The ability of minors to define and recognize their rights in research

Jean-Marie B Rau, Fordham University


Current ethical guidelines require researchers to obtain guardian consent for minor participants, with few exceptions. To protect minors in situations where guardian consent is waived, researchers need to be certain that minors understand consent information and rights. Despite this, few studies have examined minors' understanding of research consent procedures and research rights. This study collected data on minors' understanding of informed consent and research rights research, including at what point in development this understanding reaches adult levels. It also evaluated the merit of a brief lesson designed to enhance participants' understanding of research rights. Participants were 291 predominately White, middle-class 10-, 13-, 16-, and 20-year-olds. Following informed consent/assent procedures, participants responded to seven questions regarding the present study's informed consent information (i.e., purpose, procedure, consent information, confidential nature, risks, benefits, and the right to withdraw). Next they received a lesson in the form of a Research Participants' Bill of Rights, or a control lesson about psychology. After reading brief hypothetical research vignettes, participants completed four questionnaires designed to assess comprehension of research rights and ability to detect rights violations. A 2 (treatment vs. control group) x 4 (grade) x 2 (sex) MANCOVA on responses to the four questionnaires controlling for verbal skill differences yielded main effects for treatment group, grade, and sex. All participants receiving the Bill of Rights, regardless of age, better understood rights and detected rights violations. A 4 (age) x 2 (sex) ANCOVA on participants' comprehension of informed consent information for this study controlling for differences in verbal skills yielded a main effect of grade and sex. Post hoc tests indicated that only the 10-year-olds differed from adults concerning comprehension of research rights and consent information for this study, and ability to detect violations of research rights. This study demonstrated that minors as young as 13 are capable of understanding information regarding experimentation and rights as well as adults. In addition, investigators can utilize The Research Participants' Bill of Rights as a quick, economical tool to ensure all participants maximally understand their research rights.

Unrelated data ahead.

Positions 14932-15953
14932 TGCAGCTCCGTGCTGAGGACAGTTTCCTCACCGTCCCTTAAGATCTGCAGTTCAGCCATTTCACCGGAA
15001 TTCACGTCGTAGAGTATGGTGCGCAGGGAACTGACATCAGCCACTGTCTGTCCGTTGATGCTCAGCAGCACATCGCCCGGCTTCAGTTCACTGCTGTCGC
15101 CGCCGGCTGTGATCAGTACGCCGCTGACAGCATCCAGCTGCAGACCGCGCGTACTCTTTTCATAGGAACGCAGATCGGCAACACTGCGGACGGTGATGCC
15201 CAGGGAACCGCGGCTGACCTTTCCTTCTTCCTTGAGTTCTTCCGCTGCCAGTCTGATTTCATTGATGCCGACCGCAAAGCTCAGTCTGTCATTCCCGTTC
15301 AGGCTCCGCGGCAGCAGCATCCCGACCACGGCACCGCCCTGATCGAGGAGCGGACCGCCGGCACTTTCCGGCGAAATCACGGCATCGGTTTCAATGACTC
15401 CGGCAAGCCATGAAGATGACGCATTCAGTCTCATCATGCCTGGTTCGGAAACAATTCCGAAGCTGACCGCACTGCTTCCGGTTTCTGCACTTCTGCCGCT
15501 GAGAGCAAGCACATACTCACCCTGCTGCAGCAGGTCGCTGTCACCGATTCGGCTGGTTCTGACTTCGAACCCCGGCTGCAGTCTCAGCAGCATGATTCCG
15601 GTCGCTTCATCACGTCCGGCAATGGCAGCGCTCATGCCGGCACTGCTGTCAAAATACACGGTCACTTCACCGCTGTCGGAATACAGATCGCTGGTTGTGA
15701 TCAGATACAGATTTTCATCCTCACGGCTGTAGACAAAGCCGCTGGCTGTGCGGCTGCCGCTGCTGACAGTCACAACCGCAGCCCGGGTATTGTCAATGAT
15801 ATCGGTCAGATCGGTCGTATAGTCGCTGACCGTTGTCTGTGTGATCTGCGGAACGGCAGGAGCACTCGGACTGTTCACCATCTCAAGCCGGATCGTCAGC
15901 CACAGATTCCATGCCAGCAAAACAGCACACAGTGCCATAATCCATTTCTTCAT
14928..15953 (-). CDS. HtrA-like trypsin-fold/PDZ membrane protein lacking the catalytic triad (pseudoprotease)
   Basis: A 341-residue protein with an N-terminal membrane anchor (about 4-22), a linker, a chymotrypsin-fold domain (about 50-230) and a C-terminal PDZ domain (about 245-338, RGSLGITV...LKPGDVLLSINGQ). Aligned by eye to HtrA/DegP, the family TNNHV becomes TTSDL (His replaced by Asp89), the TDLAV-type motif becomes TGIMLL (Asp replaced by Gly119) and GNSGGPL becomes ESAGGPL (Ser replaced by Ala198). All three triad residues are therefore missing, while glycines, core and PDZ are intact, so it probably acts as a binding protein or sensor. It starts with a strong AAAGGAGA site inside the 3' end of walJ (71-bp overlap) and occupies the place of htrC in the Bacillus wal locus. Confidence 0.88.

Subject Area

Developmental psychology|Psychology|Experiments|Philosophy

Recommended Citation

Rau, Jean-Marie B, "The ability of minors to define and recognize their rights in research" (1997). ETD Collection for Fordham University. AAI9730105.